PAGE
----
Researchers reveal new strategy for preventing holiday weight gain
To avoid putting on extra pounds at the holidays, researchers have found that U.S. adults who engage in daily self-weighing can prevent holiday weight gain, according to a new study to be published in the June 2019 issue of Obesity.
The study examined 111 adults between the ages of 18 and 65 implementing the new intervention from mid November 2017 to early January 2018. Researchers then engaged in a 14-week follow-up period after the intervention. Participants who weighed themselves on a daily basis on scales and received graphical feedback of their weight changes either maintained or lost weight during the holiday season while participants who did not perform daily self-weighing gained weight.
The study's authors report that participants in the intervention group were instructed to try to maintain their baseline weight throughout the holiday season. However, no additional instructions on how to achieve that goal were provided. This allowed each participant to self-select how they would modify their behavior. For instance, an individual could become more physically active or decide to eat less if a weight increase was noticed. Participants in the control group were given no instructions.
"Maybe they exercise a little bit more the next day (after seeing a weight increase) or they watch what they are eating more carefully," said study author Jamie Cooper, Ph.D., an associate professor in the Department of Foods and Nutrition at the University of Georgia College of Family and Consumer Sciences. "The subjects self-select how they are going to modify their behavior, which can be effective because we know that interventions are not one-size-fits-all."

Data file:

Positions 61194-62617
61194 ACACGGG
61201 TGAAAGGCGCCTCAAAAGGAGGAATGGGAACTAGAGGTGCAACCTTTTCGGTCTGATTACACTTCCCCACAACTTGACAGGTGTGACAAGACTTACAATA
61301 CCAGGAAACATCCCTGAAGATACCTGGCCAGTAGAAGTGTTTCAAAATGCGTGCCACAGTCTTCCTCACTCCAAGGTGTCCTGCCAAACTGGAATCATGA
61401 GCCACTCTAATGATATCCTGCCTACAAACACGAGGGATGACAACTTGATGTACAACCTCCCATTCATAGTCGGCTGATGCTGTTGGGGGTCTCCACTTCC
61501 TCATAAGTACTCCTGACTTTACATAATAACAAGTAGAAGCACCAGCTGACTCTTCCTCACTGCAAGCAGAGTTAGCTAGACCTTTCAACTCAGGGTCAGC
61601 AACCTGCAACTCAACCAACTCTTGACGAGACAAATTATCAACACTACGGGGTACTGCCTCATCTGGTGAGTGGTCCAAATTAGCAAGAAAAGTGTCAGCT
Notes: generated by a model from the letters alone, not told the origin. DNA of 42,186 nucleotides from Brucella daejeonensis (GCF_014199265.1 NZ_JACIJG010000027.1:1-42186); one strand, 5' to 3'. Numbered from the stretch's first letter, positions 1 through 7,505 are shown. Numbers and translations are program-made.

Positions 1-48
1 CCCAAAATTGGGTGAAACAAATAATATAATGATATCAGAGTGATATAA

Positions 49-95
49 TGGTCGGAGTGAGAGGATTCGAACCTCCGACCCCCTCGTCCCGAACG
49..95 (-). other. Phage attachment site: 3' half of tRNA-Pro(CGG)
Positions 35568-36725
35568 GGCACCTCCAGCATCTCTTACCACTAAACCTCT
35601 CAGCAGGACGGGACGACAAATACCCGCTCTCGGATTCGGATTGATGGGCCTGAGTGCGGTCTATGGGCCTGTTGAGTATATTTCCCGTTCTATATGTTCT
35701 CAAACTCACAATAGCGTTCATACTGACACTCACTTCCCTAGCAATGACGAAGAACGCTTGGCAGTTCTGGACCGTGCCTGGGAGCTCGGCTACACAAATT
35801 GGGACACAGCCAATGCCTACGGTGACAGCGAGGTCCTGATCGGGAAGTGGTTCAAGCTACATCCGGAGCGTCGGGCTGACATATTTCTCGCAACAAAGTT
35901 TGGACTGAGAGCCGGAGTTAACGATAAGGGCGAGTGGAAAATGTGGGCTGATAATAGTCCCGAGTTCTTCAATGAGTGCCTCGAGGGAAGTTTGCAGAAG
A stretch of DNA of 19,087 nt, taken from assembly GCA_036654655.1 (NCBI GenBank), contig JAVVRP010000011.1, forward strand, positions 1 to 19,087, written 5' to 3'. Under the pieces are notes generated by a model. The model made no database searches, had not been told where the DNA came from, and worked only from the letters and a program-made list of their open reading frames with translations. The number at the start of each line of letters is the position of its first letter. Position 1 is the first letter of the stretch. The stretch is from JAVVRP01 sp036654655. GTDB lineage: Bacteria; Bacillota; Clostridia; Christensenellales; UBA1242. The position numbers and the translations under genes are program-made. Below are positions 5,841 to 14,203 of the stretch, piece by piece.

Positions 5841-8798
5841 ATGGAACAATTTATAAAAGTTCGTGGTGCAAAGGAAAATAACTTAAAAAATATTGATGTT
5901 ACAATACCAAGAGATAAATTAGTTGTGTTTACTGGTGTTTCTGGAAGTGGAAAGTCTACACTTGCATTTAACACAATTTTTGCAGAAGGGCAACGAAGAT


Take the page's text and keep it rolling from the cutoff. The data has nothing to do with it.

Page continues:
Michelle vanDellen, an associate professor in the University of Georgia Department of Psychology and second author on the paper, said the findings support discrepancy theories of self-regulation.
"People are really sensitive to discrepancies or differences between their current selves and their standard or goal," she said. "When they see that discrepancy, it tends to lead to behavioral change. Daily self-weighing ends up doing that for people in a really clear way."
Previous research has shown that the holiday season can lead individuals to gain weight that persists after the holidays are over, which could contribute to annual weight gain. Cooper added that it has also been shown that individuals with overweight or obesity are susceptible to gaining the most weight. In contrast, individuals who regularly exercise are not protected from weight gain during the holidays.
Cooper and colleagues observed that future research is needed to determine if the act of daily self-weighing without graphical feedback would be effective at maintaining weight over the holiday season.
Susan Yanovski, MD, an obesity researcher at the National Institute of Diabetes and Digestive and Kidney Diseases who was not involved in the study, added that "replication in larger studies with more diverse participants would help to determine the generalizability of this approach for weight gain prevention."
"Vacations and holidays are probably the two times of year people are most susceptible to weight gain in a very short period of time," Cooper concluded. "The holidays can actually have a big impact on someone's long-term health."
Obesity—defined as abnormal or excessive fat accumulation that can pose a risk to health—is a major risk factor for more than 200 comorbid conditions such as diabetes, hypertension, cardiovascular disease and cancer. Approximately 1.2 billion people worldwide have obesity, according to TOS officials.